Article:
Friday, November 22, 2019
Back in 1990, I took my parents to see Tartuffe at the National Theatre. It was a long way from the powdered periwigs and camp capering they had expected. This was Jatinder Verma’s production - the first by any non-white director at the National - and he had, characteristically, set it in 17th century India, and employed an acting style to match the transmogrification. Mudras and accented English offered a perfect parallel to the manners of Moliere’s France, the body language as coded as traditional Asian theatre, the rhyming couplets as sing-song as the “Binglish” delivery that Jatinder drew from his performers.
Jatinder’s presence on a National stage was not simply a progressive gesture by Richard Eyre, embracing the changing ethnic and cultural make-up of 20th century Britain. It was a statement of intent, from both directors, as to what cultural diversity ought to mean. Jatinder didn’t direct a play from India, or one dealing with Asian people in Britain (although he certainly can do both, and frequently has with Tara Arts). On the National stage, he laid claim to a European classic - and he has many times applied his resolutely distinct Asian style of performance in that genre, including Shakespeare as well as Moliere. He has always been incredibly bold: he states his right to address “our” classic texts, and to do them in his own way. His productions are absolutely about cross-cultural dialogues and interactions - but they emphatically refuse assimilation.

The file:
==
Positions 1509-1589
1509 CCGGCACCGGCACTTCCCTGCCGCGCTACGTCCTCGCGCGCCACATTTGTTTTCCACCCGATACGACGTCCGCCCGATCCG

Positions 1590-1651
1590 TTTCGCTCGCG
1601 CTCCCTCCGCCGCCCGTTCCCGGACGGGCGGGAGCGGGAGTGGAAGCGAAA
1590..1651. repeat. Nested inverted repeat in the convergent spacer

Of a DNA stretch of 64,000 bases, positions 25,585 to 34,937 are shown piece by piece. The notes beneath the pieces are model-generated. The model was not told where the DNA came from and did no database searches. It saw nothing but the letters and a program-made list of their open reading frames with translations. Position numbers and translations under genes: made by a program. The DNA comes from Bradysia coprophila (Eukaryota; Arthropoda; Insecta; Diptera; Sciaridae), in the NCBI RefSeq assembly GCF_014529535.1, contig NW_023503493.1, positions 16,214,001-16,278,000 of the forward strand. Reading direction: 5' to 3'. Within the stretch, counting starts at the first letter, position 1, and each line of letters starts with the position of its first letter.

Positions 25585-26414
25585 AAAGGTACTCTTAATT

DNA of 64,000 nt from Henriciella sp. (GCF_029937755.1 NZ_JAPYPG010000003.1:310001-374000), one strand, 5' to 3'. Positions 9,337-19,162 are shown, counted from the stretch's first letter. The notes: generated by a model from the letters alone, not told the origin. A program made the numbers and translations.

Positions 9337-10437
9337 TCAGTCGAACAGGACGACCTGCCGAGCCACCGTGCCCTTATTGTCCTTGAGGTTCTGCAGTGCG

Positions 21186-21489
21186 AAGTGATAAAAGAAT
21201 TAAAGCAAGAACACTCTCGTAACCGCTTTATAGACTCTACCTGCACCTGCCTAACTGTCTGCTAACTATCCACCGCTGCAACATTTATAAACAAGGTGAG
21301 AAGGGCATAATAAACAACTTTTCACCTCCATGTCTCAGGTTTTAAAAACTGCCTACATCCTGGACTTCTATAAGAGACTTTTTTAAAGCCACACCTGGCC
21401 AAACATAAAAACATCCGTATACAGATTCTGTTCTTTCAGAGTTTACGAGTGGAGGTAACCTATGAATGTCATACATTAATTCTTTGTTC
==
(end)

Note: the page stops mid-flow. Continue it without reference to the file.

It’s a stance we really need at the moment. Thirty years on from that memorable Tartuffe, the National, and the arts in general, are apparently far more “diverse”, with black and Asian people engaged, and often leading, right across the sector. It’s undoubtedly positive that the arts and culture are more representative of the society from which they emerge. But I can’t help feeling that a lot of this apparent “diversity” is - literally - skin deep, and that people of colour are performing, both on and off stage, in exactly the same way as their white counterparts. I recognise that second and third generation migrants may well feel themselves to be as fully British as white people - but that doesn’t stop me questioning whether it is really “cultural diversity” if the cultural product itself remains essentially unchanged, and therefore the cultural and social assumptions remain intact. It’s very rare nowadays that we see anything as bold, as challenging, as Jatinder’s confrontations with the classics.
Over the years, he has become a friend and an ally. We’ve co-produced CONSUMED with his company Tara Arts, and will be presenting THE GREAT EXPERIMENT in their beautiful new theatre in February. Jatinder and I have had many conversations about the arts landscape, about theatre in Britain, India and Africa, about the politics of the aesthetic. I was genuinely shocked when he emailed on Tuesday morning to say he would be stepping down from Tara at the end of the year. It feels like the ravens leaving the Tower of London - the company he has run since 1976 feels totally synonymous with him. I hope we’ll still be able to see his work and to hear his voice: he stands against the blandness and sameness, the complacency that can so easily creep into our art form.